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Editorial Articles


Issue no 51, 18-24 March 2023

G20 FM Meet: Roadmap for Debt Resolution Scripted

Shishir Sinha

Following the first G20 Finance Ministers and Central Bank Governors (FMCBG) Meeting held in Bengaluru under the auspices of India's presidency, Finance Minister Smt. Nirmala Sitharaman presented the Chair's Summary during a press conference. Despite offering a concise response to the first inquiry posed by the media, the Minister gave a comprehensive picture of the matter at hand. Specifically, she shared her thoughts on the statement in the Chair's summary which referenced agreement on the language of debt resolution for vulnerable economies. The inquiry came on the heels of the International Monetary Fund (IMF) Chief Kristalina Georgieva's acknowledgment earlier that day of disagreements pertaining to the restructuring of debt for distressed economies. On a question on debt resolution for vulnerable economies would function, the Minister's response was succinct yet meaningful. She stated that "This morning's statement is before the consensus has arrived, so there are no divergences now. On the debt issue we have come to the same page,". If this was a big achievement of the first G20 FMCBF meeting, another big development was that India succeeded in gaining international support for its apprehensions pertaining to cryptoassets, which resulted in the G20 agreeing to adopt a roadmap for preparing a global crypto-assets regulation framework. The meeting also managed to take forward issues such as reforming Multilateral Development Banks (MDBs), implementing climate change framework; sustainable finance for achieving sustainable, resilient, inclusive and equitable economic growth; strengthening the global health architecture for pandemic prevention, preparedness and response; preparing globally fair, sustainable and modern international tax system; pressing need for the international community to step up its efforts to effectively combat money laundering, terrorism financing, and proliferation financing to enhance the integrity and resilience of the international financial system, beside many other matters of mutual concern. However, the only disappointing factor was that the meeting could not adopt a Communique as Russia and China did not agree on paragraphs relating to condemning war and such a declaration cannot be made with footnote. Rather, the meeting ended with the issuance of G20 Chair's summary and Outcome Document which gave an insight on what was agreed upon and the roadmap for future.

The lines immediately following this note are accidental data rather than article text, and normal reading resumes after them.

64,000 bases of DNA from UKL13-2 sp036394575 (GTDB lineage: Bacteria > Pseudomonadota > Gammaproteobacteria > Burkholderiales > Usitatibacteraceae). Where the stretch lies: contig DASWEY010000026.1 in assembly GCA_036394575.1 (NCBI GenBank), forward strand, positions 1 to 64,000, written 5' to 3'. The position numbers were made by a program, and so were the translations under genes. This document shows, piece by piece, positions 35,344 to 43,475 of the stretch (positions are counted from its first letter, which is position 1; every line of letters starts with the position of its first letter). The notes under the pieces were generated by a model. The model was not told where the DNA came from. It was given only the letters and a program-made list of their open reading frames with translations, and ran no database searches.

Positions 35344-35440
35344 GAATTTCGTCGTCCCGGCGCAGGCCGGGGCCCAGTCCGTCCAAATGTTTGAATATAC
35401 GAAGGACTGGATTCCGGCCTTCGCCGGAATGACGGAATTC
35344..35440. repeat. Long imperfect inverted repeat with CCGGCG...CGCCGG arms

Debt Resolution: The seriousness of the debt problem can be understood from a paper titled "Avoiding 'Too Little Too Late' on International Debt Relief" (October, 2022) published by the United Nations Development Programme (UNDP) under lining the need for Common Framework for Debt Treatment where it has been said that 54 countries that are home to more than half of the poorest people on the planet need urgent debt relief. The agency warned in the paper, "Without action, poverty will rise and desperately needed investments in climate adaptation and mitigation simply will not happen”. Various estimates suggest as much as $400 billion of international market debt could be at the heart of the problems. This is more critical for India as two of its neighbours - Sri Lanka and Pakistan are in the list of economies that have either defaulted on their international debt or are on the verge of doing so